In September 1972, this is exactly what happened. A new group, dubbed 'Robin Trower', made its d├ębut in Vienna with a line-up completed by Dewar and drummer Reg Isadore. Two enthralling albums, Twice Removed From Yesterday and Bridge of Sighs, followed, on which Trower's searing but melodic guitar work was matched by Jimmy's soulful voice, fully free at last to express emotion and empathy. Another former Procol member, Matthew Fisher, produced both sets and the understanding he showed with Robin and the group was clear to hear. By 1974 Robin Trower were established on the US circuit and when ex-Sly Stone drummer Bill Lordan replaced Isadore, a more rhythmic texture came to the fore. For Earth Below (1975), Live and Long Misty Days (both 1976) ensued before another ex-Sly member, Rusty Allen, took over on bass to allow Dewar to concentrate on vocals. In City Dreams (1977) and Caravan to Midnight (1978) were completed before Allen quit and the group reverted to a trio for Victims of the Fury (1980). This was the last Robin Trower album to feature Dewar. The guitarist and drummer formed a new band, BLT, with ex-Cream bassist Jack Bruce, while Jimmy gradually dropped out of professional music altogether.
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During the halcyon Robin Trower era, Dewar recorded this solo album, but was not released until the 90's. Matthew Fisher was again on hand for the bulk of the recordings, producing and adding organ, piano and synthesisers. Other collaborators included Andy McMasters (ex-Motors), who wrote or co-wrote some of the material, John Platania and David Hayes from Van Morrison's Caledonia Soul Orchestra, and Fairport Convention drummer Dave Mattacks. The set includes three cover versions: the Rolling Stones favourite Out of Time (re-cut around the same time by fellow Scot Dan McCafferty), Buddy Holly's Heartbeat and the Drifters' Dance With Me, the last of which is beautifully understated. Indeed the entire selection is nicely restrained, a contrast to the sometimes turbulent sound of the Robin Trower band. The ease with which Jimmy tackles Lay Down the Night, Sands of Time, and the Christmas anthem Hosanna!, confirms his talent, but the undoubted highlights are the Dewar / Fisher composition Nature Child and the same team's title track. The mastery with which the singer approaches this melancholic piece is moving: warmth tinged with regret, and perfectly controlled – a self-portrait which sums up the poignant artistry of the whole collection. [Brian Hogg 1997]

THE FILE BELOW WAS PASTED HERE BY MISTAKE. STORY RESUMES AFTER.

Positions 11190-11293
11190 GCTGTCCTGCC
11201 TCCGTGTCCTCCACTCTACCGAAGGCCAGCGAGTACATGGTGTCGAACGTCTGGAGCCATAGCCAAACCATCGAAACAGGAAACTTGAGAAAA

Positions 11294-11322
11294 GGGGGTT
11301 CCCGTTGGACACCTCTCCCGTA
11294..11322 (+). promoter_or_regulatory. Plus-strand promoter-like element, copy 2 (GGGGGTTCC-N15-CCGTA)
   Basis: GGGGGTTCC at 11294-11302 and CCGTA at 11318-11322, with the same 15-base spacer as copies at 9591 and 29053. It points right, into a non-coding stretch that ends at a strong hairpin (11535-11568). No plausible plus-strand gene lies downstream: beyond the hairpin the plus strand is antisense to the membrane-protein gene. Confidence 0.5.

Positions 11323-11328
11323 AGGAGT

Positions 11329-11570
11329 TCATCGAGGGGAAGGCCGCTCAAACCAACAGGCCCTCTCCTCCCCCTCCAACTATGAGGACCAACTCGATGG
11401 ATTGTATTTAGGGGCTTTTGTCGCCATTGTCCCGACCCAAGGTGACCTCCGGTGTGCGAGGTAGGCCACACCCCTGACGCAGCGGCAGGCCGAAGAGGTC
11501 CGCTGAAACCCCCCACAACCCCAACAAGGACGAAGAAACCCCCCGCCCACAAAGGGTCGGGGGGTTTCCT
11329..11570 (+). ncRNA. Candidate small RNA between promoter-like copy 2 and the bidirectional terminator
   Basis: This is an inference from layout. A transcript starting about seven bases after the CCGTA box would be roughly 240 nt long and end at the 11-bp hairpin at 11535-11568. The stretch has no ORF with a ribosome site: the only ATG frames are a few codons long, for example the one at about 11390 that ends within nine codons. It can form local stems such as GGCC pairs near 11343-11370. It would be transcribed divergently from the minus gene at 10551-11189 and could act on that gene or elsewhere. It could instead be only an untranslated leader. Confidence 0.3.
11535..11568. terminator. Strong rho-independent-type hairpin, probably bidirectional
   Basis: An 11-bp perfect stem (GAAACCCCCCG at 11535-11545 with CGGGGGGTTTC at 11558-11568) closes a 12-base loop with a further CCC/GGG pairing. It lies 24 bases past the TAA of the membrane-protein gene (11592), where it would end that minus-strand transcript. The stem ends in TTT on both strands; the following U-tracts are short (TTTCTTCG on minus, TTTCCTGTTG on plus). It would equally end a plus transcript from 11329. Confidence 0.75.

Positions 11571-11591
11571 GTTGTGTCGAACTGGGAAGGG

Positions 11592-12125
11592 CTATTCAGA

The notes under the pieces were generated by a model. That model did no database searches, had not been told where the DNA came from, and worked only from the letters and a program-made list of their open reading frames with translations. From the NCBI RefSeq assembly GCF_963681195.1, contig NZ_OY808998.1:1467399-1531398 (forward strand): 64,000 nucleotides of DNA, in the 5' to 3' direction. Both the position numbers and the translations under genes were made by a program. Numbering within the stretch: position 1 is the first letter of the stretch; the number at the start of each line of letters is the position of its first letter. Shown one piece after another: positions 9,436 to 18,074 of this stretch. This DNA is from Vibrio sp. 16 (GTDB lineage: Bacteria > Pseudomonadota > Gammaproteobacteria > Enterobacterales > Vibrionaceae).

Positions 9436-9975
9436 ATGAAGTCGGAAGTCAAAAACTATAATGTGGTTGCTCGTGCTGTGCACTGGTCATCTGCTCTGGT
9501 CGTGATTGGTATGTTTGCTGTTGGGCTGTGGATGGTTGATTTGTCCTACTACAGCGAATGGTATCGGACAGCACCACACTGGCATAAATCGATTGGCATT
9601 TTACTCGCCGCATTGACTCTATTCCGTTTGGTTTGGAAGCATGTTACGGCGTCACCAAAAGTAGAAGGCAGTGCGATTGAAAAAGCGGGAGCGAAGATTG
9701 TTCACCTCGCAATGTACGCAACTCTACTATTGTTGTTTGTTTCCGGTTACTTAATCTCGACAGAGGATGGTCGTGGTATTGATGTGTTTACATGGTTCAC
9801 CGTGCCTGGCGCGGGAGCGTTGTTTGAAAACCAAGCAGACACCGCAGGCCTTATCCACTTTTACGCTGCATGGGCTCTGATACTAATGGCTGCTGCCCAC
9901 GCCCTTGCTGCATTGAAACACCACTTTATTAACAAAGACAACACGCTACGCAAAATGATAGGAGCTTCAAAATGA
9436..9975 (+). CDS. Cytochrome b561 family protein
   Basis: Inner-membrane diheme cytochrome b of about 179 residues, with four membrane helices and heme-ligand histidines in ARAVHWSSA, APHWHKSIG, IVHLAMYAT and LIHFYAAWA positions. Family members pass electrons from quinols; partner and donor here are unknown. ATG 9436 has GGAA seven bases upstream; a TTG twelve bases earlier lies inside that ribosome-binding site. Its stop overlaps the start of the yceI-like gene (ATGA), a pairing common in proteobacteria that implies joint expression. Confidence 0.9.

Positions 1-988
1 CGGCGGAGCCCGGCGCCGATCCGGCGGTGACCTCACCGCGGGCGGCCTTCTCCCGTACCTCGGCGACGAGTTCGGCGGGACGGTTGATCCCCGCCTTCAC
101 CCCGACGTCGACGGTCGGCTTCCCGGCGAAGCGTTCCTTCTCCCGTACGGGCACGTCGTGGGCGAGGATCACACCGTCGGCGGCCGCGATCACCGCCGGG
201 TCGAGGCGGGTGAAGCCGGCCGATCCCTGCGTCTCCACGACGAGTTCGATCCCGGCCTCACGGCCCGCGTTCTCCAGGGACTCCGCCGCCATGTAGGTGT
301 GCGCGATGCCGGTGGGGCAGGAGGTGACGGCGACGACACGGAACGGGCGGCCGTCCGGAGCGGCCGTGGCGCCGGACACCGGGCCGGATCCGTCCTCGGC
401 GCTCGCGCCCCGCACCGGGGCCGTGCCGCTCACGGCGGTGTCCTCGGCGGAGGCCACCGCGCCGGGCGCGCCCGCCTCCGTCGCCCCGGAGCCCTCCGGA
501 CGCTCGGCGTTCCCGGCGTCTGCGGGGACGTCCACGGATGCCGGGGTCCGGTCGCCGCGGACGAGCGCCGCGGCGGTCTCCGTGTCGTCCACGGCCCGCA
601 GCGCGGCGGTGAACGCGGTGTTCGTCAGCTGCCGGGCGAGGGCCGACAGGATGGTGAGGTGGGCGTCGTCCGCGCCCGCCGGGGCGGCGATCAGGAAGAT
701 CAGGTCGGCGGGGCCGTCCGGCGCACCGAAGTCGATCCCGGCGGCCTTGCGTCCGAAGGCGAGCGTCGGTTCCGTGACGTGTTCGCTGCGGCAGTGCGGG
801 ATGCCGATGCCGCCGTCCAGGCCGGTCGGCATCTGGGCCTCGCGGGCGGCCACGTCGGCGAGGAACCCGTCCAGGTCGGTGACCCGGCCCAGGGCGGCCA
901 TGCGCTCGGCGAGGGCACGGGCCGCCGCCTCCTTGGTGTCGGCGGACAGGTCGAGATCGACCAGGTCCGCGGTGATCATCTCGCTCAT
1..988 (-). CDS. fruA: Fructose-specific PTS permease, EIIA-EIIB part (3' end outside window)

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"Stumbledown Romancer" is, sadly, Jimmy Dewar's last record. Tragically, James Dewar, best known as bassist and vocalist for Robin Trower and Stone The Crows, passed away on May 16, 2002. Dewar had been ill since a medical mishap in 1987. He was born on October 12, 1942.
I personally believe that Dewar was one of the most talented vocalists of the 70's / 80's and I was fortunate enough to see him when he toured Australia with Trower in 1975, playing at Festival Hall in Melbourne. The only other vocalist that comes close to his talent is Gary Brooker from Procal Harum, both having voices that you never get tired of listening to.
The rip included here was taken from a CD released in 1998 at 320kps but only includes limited artwork
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Track Listing
01 - Out Of Time
02 - Goodbye Love
03 - Stumbledown Romancer
04 - Bright Lights
05 - Hosanna
06 - Loves Melody
07 - Sands Of Time
08 - Heartbeat
09 - Lay Down The Night
10 - Dance With Me
11 - Nature Child

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Band Members: